So my advice in starting a garden is to get some gardening magazines, catalogues, books at the library, search on line, and just give your self the chance to “dream” and imagine what could be. Copy and save photos. Walk out on your patio, or into your yard, or the space wherever your “garden” is going to be and just look and listen. Open your heart to all that is around you.  Really look at the area you are going to develop and try to imagine yourself in the finished garden. What “fits” in this area of your yard?
Is this for sustenance, as a vegetable garden, cooking garden, and an herb or fruit garden?
Is it a container garden, or planted in the ground?
City or Country?
Is this a  garden of flowers, vegetables, grasses, evergreens, water, or a mixture of all of these?
How large of an area could you imagine it would be, without it feeling overwhelming to manage?
How much time do you want to spend maintaining it?
Do you love the outdoors, bugs, snakes, mice etc? Can you see yourself dealing with these on a daily basis?
Do you have other animals of your own such as a cat or dog that will impact whether a fence needs to surround it?

Is the garden against a wall, or an island, or a peninsula?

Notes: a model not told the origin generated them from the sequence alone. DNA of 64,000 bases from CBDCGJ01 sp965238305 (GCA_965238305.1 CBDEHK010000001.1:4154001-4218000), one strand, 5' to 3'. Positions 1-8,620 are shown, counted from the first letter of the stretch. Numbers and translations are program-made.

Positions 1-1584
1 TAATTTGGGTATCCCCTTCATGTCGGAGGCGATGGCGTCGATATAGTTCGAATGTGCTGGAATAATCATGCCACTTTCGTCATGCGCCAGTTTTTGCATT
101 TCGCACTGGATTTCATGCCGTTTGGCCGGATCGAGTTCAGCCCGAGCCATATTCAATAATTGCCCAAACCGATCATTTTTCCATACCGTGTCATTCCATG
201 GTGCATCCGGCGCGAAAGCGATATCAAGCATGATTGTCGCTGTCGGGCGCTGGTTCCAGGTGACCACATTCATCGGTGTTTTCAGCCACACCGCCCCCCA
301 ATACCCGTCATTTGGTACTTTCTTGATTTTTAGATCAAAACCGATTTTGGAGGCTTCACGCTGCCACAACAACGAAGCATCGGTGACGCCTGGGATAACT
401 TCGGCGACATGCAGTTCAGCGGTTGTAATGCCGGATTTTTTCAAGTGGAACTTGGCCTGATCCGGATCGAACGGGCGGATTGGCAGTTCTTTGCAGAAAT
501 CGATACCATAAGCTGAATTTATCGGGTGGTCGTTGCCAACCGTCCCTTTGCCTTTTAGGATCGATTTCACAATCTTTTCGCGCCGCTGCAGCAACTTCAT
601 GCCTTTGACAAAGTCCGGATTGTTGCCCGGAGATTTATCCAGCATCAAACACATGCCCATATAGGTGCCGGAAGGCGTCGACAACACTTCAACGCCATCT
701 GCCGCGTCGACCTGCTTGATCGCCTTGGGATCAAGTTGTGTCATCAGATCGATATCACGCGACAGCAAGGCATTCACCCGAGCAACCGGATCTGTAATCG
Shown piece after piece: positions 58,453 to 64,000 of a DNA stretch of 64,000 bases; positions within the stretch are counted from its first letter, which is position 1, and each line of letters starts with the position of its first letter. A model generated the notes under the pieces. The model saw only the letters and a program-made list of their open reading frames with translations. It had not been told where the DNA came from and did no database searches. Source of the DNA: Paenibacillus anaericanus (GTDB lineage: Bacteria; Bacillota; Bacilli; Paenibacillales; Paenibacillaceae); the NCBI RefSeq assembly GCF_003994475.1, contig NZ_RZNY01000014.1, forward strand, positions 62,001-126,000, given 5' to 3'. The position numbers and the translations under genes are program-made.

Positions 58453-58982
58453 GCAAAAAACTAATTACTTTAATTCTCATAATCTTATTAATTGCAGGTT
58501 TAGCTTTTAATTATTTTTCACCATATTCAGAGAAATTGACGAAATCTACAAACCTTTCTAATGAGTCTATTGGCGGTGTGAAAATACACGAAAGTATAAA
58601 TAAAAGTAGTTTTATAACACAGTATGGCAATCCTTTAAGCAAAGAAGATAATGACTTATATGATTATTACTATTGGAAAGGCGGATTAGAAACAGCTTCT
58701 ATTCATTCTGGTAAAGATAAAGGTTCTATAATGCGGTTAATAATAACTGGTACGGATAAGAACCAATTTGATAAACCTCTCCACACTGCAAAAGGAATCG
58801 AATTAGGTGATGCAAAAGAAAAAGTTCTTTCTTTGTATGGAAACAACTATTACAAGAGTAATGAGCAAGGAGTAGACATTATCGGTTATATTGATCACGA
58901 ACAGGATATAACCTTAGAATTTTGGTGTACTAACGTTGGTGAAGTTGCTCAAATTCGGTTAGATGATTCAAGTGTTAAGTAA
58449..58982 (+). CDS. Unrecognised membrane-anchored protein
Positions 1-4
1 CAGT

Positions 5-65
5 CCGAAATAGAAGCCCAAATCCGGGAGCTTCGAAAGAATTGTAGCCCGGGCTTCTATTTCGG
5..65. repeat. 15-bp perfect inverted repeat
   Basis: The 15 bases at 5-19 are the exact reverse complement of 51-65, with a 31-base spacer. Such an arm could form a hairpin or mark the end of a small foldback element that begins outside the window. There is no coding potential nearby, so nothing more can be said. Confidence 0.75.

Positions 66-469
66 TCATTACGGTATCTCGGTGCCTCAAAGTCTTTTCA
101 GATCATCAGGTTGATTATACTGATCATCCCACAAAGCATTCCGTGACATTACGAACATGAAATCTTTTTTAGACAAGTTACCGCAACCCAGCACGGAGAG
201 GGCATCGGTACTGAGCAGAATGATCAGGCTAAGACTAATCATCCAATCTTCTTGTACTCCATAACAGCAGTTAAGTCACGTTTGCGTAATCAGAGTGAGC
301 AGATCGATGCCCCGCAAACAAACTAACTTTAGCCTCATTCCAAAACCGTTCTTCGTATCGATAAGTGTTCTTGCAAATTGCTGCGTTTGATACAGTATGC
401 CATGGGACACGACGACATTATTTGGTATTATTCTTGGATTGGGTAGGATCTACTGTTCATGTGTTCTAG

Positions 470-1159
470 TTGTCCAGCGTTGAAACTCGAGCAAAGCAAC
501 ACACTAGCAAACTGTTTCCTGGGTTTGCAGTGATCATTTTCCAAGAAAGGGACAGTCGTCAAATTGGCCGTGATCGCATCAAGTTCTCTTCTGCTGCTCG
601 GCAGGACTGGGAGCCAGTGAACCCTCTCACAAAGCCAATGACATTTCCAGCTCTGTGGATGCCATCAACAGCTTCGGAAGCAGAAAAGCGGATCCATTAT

How much wind do you get in the area? (This will affect whether you need to stake plants or not.)
How will you get water to it? Is there a source close by?
Do you see a sculpture, bench or potted plants within it?
Do you want to replant with each New Year: as with annuals or mix in some perennials that will grow repeatedly in the same place each year? Also, think of biennials, which grow every other year. A few dwarf evergreens could give some “bones” to your garden if you live in a wintry climate.
Do you see this in full color? Bright vivid or soft subtle colors, monochrome?
How tall is the tallest plant? Is it in the center or the back?
Are there paths wandering within the garden?
Are there any other structures?
If you believed your dream was attainable, what would you dream of?
If you dreamt it today, and it would not fail, what would your garden look like?
How great would it feel to sit, walk through, or work in this space you have created in your mind?